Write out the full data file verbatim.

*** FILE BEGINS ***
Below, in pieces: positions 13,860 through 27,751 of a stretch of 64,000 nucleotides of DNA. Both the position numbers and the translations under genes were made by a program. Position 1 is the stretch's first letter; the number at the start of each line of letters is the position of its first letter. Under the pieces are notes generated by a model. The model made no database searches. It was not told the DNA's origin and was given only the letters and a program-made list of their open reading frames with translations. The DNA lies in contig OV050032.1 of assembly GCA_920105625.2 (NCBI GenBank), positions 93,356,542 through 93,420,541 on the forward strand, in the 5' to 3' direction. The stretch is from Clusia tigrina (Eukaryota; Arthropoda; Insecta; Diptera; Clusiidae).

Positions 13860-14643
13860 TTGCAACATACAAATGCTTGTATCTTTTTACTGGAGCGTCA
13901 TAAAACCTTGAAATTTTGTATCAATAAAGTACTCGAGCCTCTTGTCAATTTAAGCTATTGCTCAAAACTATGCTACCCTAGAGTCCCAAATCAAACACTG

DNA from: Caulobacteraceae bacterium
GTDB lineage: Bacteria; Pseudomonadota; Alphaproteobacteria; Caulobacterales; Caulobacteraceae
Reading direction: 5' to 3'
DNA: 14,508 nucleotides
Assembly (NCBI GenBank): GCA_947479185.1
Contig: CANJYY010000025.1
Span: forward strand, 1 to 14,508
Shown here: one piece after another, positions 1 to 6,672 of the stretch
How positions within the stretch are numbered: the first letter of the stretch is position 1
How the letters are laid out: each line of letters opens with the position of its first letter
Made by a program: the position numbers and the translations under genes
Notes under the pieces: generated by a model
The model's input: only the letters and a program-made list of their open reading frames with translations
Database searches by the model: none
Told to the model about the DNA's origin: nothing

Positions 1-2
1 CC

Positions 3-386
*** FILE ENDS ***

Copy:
Below, in pieces: positions 13,860 through 27,751 of a stretch of 64,000 nucleotides of DNA. Both the position numbers and the translations under genes were made by a program. Position 1 is the stretch's first letter; the number at the start of each line of letters is the position of its first letter. Under the pieces are notes generated by a model. The model made no database searches. It was not told the DNA's origin and was given only the letters and a program-made list of their open reading frames with translations. The DNA lies in contig OV050032.1 of assembly GCA_920105625.2 (NCBI GenBank), positions 93,356,542 through 93,420,541 on the forward strand, in the 5' to 3' direction. The stretch is from Clusia tigrina (Eukaryota; Arthropoda; Insecta; Diptera; Clusiidae).

Positions 13860-14643
13860 TTGCAACATACAAATGCTTGTATCTTTTTACTGGAGCGTCA
13901 TAAAACCTTGAAATTTTGTATCAATAAAGTACTCGAGCCTCTTGTCAATTTAAGCTATTGCTCAAAACTATGCTACCCTAGAGTCCCAAATCAAACACTG

DNA from: Caulobacteraceae bacterium
GTDB lineage: Bacteria; Pseudomonadota; Alphaproteobacteria; Caulobacterales; Caulobacteraceae
Reading direction: 5' to 3'
DNA: 14,508 nucleotides
Assembly (NCBI GenBank): GCA_947479185.1
Contig: CANJYY010000025.1
Span: forward strand, 1 to 14,508
Shown here: one piece after another, positions 1 to 6,672 of the stretch
How positions within the stretch are numbered: the first letter of the stretch is position 1
How the letters are laid out: each line of letters opens with the position of its first letter
Made by a program: the position numbers and the translations under genes
Notes under the pieces: generated by a model
The model's input: only the letters and a program-made list of their open reading frames with translations
Database searches by the model: none
Told to the model about the DNA's origin: nothing

Positions 1-2
1 CC

Positions 3-386